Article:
Fairfield County Sheriff Gary DeMastry, whose law enforcement career has been marred by corruption charges, has died aged 66.
According to his obituary, he died at Fairfield Medical Center on Friday for undisclosed reasons.
DeMastry served as Deputy Chief from 1981. He was elected sheriff in 1992 and served until he was charged in 2000 with multiple theft on office charges.
He was convicted by a Fairfield County jury in 2001 of 32 felonies involving poorly spent public money on meals, travel and entertainment, and then lying about it. He pleaded guilty to five other crimes in 2002.
DeMastry was sentenced to six years in prison, but a judge granted his request for 11 months release in early 2007.
Gary DeMastry: Fairfield County scandals led to statewide reforms
His case inspired a state law, enacted in 2005, which allows for the provisional and paid suspension of elected officials accused of a crime if the accusation relates to their official duties in the performance of their duties. This law allowed the suspension of civil servants pending the outcome of their trial and the recovery of their salaries and benefits once convicted.
Demastry the fall has also led to attempts to reform the way public officials are selected for public office, accounting guarantees and a philosophy of transparency and openness in the county, some current officials said.
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“I think people are a lot more careful today after he got an example,” said Fairfield County Commissioner Steve Davis, a former Lancaster city councilor who had known DeMastry from his childhood.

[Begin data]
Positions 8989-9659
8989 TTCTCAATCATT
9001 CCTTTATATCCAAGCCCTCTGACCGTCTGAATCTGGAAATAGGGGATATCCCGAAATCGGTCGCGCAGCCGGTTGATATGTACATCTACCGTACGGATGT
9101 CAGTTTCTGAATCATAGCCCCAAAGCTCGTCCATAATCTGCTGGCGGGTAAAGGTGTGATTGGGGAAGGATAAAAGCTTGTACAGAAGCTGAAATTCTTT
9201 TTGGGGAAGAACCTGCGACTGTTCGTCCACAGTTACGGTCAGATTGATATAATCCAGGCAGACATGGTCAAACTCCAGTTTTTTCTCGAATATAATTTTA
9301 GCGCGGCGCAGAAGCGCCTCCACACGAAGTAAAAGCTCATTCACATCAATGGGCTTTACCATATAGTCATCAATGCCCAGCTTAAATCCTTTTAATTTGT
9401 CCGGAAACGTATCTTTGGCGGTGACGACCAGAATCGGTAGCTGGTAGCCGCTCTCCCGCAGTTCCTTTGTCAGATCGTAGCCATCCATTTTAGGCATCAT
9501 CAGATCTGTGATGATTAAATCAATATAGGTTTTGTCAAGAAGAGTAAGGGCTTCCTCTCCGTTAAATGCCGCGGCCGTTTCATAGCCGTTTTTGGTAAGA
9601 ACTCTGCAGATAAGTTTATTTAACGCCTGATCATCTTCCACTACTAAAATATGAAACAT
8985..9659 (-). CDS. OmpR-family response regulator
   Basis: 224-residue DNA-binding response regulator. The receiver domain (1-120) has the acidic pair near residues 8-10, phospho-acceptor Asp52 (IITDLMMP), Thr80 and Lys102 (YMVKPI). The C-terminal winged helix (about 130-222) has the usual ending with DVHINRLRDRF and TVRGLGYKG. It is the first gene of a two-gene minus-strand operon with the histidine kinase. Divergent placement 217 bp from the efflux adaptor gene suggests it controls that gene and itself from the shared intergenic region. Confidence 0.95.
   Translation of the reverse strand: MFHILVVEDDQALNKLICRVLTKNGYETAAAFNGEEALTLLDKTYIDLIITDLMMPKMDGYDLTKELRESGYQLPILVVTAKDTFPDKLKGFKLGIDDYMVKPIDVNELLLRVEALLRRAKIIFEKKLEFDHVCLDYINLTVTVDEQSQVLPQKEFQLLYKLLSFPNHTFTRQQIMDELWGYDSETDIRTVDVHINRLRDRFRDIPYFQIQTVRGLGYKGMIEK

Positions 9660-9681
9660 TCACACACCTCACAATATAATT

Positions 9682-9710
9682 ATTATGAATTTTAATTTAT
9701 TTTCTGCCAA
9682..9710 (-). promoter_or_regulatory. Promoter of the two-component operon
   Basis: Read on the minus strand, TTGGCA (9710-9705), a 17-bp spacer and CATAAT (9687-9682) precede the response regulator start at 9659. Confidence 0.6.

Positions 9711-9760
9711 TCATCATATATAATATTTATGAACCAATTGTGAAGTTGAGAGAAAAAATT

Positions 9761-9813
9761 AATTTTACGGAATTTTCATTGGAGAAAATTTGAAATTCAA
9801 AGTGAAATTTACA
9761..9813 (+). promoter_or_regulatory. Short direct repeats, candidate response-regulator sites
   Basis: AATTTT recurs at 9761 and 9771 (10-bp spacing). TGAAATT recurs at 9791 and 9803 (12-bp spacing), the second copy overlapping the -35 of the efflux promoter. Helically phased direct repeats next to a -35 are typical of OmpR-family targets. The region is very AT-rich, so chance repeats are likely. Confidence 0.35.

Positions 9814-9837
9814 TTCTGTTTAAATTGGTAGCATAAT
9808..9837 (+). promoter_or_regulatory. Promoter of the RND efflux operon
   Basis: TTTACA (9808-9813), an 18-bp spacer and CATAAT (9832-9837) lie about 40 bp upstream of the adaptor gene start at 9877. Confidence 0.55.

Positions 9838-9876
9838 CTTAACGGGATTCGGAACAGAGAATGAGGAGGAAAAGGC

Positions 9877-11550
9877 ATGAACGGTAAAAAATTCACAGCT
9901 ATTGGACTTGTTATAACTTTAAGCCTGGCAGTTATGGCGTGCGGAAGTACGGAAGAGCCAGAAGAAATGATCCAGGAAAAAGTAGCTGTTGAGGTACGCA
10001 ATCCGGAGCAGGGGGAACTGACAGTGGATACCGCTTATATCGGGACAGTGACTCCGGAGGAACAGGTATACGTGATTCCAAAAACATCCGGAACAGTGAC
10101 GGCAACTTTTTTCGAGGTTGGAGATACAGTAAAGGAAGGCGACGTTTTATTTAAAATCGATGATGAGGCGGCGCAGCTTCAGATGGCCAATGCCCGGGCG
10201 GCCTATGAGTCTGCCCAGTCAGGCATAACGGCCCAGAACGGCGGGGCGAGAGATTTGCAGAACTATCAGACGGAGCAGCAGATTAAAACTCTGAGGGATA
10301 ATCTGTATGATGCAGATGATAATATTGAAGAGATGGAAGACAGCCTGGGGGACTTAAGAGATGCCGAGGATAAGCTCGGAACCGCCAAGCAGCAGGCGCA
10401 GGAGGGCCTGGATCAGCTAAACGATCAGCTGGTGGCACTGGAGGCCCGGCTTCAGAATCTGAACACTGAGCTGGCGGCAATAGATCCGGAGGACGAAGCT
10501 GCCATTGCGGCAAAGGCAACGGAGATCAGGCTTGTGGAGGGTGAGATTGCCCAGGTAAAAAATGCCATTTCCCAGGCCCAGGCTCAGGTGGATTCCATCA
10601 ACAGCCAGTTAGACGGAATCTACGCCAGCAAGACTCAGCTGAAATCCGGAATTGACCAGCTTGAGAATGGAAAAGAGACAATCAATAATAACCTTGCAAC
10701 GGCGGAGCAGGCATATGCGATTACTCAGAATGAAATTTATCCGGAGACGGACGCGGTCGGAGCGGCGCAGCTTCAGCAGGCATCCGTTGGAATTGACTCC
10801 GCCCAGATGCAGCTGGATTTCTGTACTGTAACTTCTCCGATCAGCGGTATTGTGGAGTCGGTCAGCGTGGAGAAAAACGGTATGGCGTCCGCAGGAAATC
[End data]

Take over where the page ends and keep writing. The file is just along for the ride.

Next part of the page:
Davis, 58, noted that some county funds – such as the Law Enforcement Justice Promotion Fund – were less visible to the public and could have prompted officials to abuse the funds.
âHe really cared about the community,â Davis said. “And he was really loyal to those who were loyal to him.â¦ I think he had his day and was a good person.”
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DeMastry was born in Columbus in 1955 and graduated in 1973 from Fisher Catholic High School.
According to his obituary, he enjoyed coaching young athletes, especially those involving his grandchildren. He was an avid golfer and Duke University basketball fan.
âHe always made sure to tell people that he made an appearance in the movie ‘A Better Way to Die’,â his obituary said,referencing the 2000 film starring Lou Diamond Phillips and Natasha Henstridge.
DeMastry is survived by his wife, Penny; daughter, Nicole (Mark) Kolikohn; and several grandchildren, siblings, nieces and nephews.
A Christian burial mass will be held on Friday at 10:30 a.m. at the Sainte-Bernadette Catholic Church, followed by interment at the Sainte-Marie cemetery. Visitations will be on Thursday from 3 p.m. to 8 p.m. at the Sheridan Funeral Home in Lancaster.